Peter Alport, an area photographer and videographer, is obsessive about checking the weather. And for good reason—quality photography often hinges on meteorological trends.
The 37-year-old outdoor athlete and artist isn't shy about his weather obsession and readily admits to spending an inordinate amount of time hitting refresh on the National Oceanic and Atmospheric Administration's website. Often, where Alport is going, high into the hills or deep into the backcountry, there are no real-time sensors or digital thermometers.
Alport, then, was not caught off guard when in late September the first snowflakes started to fall in the mountains. What did surprise him—and many others—is precisely how much snow fell, and how much still remains piled atop the craggy cliffs of the Cascades.
In our part of the world, snow in October or even September, is fairly common. What is atypical, however, are the consistently cooler temperatures that have chilled Central Oregon and the rest of the Pacific Northwest. And two weeks ago, those cooler-than-average temps combined with a sizeable storm that left feet of snow (yes, feet) in the mountains. Since then, adventurous skiers from Whistler to Mt. Bachelor have been taking to the hills to get in some precious early-season turns. Also surprising is the quality of the skiing—locals say it's been remarkably good.
Alport is part of a small cadre of Bend shredders who have already hiked or skinned their way to the top of Mt. Bachelor and caught a golden sunrise from the summit before slicing their way back down the hill, enjoying the quiet solitude and untracked powder that comes with riding in September and early October. As of press time, Mt. Bachelor was still reporting 10 inches of snow at mid-mountain, but Alport says he and his crew enjoyed stashes that were more than a foot deep. Mt. Bachelor's Andy Goggins says September's dump was in fact a record, at least for as long as they've been tracking such things. Mt. Bachelor's September snow, it turns out, wasn't an isolated incident.
A website for Mount Hood's Timberline ski area reports accumulations of more than two and a half feet since Sept. 1. Crystal Mountain, further north and a two-hour drive from Seattle, actually got so much snow during the same recent storm cycle that it opened early—for one day only—in order to let a few lucky locals enjoy the September powder. In a video the mountain made of the recording-breaking day (it was the earliest Crystal has opened in 51 years) a joyous skier exclaims: "Shin deep on October 1!" Crystal recorded up to 22 inches of snow and still has 15 inches on the summit. Then there's Northern Washington's Mt. Baker ski area, which, on average, annually receives more snow than any other ski resort in the world (641 inches). Two weeks ago, forecasts for the 10,781-foot Mount Baker (the volcano) were calling for as much as 13 feet of snow. The resort, which is much lower, topping out at 5,089 feet, received 14 inches.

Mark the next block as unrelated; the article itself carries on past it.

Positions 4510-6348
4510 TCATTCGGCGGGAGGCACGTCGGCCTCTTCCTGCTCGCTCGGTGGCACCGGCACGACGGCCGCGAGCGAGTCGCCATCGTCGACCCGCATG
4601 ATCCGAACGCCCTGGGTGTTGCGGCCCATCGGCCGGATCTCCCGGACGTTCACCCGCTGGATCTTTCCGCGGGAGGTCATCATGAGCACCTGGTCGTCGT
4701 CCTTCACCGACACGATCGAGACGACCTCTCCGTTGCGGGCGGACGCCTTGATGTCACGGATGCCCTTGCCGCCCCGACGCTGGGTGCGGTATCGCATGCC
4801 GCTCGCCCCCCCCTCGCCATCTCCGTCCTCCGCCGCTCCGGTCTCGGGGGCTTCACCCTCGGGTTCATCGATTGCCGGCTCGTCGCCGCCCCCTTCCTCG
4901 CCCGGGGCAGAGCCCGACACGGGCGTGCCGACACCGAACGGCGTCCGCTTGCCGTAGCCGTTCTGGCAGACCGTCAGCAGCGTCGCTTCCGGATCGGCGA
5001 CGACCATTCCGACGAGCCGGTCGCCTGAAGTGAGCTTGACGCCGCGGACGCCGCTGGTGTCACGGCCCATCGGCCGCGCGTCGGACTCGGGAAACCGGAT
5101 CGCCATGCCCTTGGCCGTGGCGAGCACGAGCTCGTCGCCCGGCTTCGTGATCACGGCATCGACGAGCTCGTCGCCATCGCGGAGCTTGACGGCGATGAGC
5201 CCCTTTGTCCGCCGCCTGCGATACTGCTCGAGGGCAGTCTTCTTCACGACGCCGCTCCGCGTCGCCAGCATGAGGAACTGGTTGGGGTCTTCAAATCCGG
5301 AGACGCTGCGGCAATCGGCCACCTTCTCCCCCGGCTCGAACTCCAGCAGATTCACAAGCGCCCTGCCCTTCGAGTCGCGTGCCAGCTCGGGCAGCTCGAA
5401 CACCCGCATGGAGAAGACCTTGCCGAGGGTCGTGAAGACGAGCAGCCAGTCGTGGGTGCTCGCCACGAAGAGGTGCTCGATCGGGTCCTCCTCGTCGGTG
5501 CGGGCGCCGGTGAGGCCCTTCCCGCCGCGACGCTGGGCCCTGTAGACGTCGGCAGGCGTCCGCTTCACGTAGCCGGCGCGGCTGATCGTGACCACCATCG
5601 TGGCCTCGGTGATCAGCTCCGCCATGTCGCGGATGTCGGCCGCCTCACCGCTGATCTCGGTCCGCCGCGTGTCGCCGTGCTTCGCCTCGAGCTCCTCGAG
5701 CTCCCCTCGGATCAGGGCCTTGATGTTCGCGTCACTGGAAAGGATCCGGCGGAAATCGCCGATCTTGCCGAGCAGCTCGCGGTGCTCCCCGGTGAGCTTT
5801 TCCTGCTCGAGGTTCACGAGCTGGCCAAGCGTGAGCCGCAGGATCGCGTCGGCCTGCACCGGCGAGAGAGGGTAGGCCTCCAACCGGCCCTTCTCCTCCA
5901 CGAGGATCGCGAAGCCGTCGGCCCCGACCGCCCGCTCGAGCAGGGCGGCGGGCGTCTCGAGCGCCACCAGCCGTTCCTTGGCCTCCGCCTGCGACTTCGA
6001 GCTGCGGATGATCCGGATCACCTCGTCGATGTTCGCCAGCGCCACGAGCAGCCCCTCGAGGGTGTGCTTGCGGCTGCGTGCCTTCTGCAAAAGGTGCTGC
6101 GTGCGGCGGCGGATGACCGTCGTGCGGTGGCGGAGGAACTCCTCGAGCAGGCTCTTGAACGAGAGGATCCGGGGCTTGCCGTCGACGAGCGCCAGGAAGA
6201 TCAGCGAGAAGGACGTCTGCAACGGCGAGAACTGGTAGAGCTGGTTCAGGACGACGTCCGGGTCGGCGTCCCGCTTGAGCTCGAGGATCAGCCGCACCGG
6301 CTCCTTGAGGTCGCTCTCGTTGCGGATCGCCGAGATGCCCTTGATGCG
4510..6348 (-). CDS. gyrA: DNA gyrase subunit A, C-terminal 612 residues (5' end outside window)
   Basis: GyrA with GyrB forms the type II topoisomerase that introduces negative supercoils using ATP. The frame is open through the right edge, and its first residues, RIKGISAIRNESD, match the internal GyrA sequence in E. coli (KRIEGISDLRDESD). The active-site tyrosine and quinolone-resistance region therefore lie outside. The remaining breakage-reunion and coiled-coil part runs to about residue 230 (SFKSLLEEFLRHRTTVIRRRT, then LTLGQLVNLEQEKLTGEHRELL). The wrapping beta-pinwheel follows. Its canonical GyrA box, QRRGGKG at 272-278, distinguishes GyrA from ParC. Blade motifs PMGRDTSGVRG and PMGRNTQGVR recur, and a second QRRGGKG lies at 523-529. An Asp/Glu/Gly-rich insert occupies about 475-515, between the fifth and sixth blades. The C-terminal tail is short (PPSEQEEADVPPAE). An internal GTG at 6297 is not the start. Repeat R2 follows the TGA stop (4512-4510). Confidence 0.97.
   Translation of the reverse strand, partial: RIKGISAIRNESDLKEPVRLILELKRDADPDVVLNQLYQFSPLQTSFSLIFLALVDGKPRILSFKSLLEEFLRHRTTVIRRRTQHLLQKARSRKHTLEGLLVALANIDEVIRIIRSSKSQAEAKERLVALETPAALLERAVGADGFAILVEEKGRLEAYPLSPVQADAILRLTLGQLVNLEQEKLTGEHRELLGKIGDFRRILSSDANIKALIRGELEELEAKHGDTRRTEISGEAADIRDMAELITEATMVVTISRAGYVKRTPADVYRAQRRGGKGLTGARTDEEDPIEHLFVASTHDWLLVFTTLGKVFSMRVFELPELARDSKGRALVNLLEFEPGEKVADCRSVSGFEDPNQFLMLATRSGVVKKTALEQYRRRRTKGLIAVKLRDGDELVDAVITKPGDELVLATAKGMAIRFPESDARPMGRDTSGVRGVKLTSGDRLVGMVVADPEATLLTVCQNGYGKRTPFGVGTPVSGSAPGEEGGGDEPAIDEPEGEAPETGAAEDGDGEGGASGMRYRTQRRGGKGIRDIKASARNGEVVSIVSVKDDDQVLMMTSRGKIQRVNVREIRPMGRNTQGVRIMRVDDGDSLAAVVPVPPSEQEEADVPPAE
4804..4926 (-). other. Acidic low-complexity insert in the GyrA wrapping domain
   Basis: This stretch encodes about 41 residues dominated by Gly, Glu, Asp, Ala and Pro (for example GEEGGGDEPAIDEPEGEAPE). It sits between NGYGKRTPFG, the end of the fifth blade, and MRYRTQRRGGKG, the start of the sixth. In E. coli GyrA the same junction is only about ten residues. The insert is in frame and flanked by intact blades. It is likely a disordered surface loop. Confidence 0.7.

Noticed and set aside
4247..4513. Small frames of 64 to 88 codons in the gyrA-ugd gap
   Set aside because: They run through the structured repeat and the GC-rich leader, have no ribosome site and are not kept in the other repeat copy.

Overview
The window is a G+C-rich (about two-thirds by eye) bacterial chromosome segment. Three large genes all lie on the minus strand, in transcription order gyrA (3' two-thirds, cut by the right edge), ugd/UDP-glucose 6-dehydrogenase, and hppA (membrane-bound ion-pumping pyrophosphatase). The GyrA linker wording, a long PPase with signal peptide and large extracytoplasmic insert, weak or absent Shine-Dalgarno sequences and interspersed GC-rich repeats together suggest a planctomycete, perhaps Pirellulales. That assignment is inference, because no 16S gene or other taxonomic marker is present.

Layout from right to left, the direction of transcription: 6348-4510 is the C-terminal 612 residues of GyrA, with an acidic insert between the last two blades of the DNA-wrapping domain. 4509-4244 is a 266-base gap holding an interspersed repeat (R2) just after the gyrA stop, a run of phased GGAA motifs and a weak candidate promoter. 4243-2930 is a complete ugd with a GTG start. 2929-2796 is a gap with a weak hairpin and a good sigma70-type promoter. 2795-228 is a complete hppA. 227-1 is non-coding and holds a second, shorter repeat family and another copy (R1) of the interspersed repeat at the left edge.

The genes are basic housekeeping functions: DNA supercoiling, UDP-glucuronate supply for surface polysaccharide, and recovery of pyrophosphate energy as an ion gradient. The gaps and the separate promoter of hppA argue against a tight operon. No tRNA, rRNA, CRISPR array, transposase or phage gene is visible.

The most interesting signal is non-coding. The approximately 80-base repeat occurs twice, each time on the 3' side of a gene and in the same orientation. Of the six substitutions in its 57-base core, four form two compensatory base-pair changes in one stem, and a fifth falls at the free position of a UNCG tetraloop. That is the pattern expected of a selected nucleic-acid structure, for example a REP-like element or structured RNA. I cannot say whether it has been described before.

Big snowfalls are exciting, but what skiers and snowboarders like Alport really appreciate are the below-average temperatures that have helped preserve Central Oregon's autumnal snow. According to the Weather Channel's website, the average high in Bend (not in the mountains, which are at least 2,000 feet higher and thus colder), for September is 74 degrees. At times, it's been 20 degrees colder than that, and has regularly been 10 degrees colder. On Sept. 29, the mercury in Bend didn't rise above 50 degrees. On Oct. 1, the high was 52.
Alport, whose work has been featured in Snowboarder Magazine and in Poor Boyz Productions films, has already taken full advantage of the prime early-season conditions. He and his crew have ridden snow and shot countless photos around South Sister, Broken Top and Mt. Bachelor.
"It's pretty normal that we get snow, but not that much," Alport reiterates. "It's uncommon for it stay around. There's literally feet in some spots."
Looking for cheap firewood? It's do-it-yourself season in Central Oregon, where scores of amateur lumberjacks are taking to the forests in search of usable timber. Before you go all Henry Stamper out there (fall is also a great time to read Ken Kesey's "Sometimes a Great Notion," if you haven't already), make sure your cutting is on the up-and-up. Get a permit and consult the personal use firewood synopsis on the Forest Service website. The site has maps that show where you can and can't cut and exactly which trees are fair game. Permits are $10 a cord ($11, including a $1 fee) and are available locally from Bi-Mart and the Butler Market South store, as well as the Deschutes National Forest supervisor's office (63095 Deschutes Market Road), which was still unmanned as of press time thanks to the government shutdown.
Last Thursday, the tight-knit U.S. cycling community lost a dear member. Amy Dombroski, a successful 26-year-old road and cyclocross racer, was killed when she was hit by a truck while training in Belgium. Dombroski hailed from Vermont and Colorado, but raced and trained in Central Oregon on numerous occasions and, during those times, touched the hearts of many with her easy smile and warm heart. She will be missed.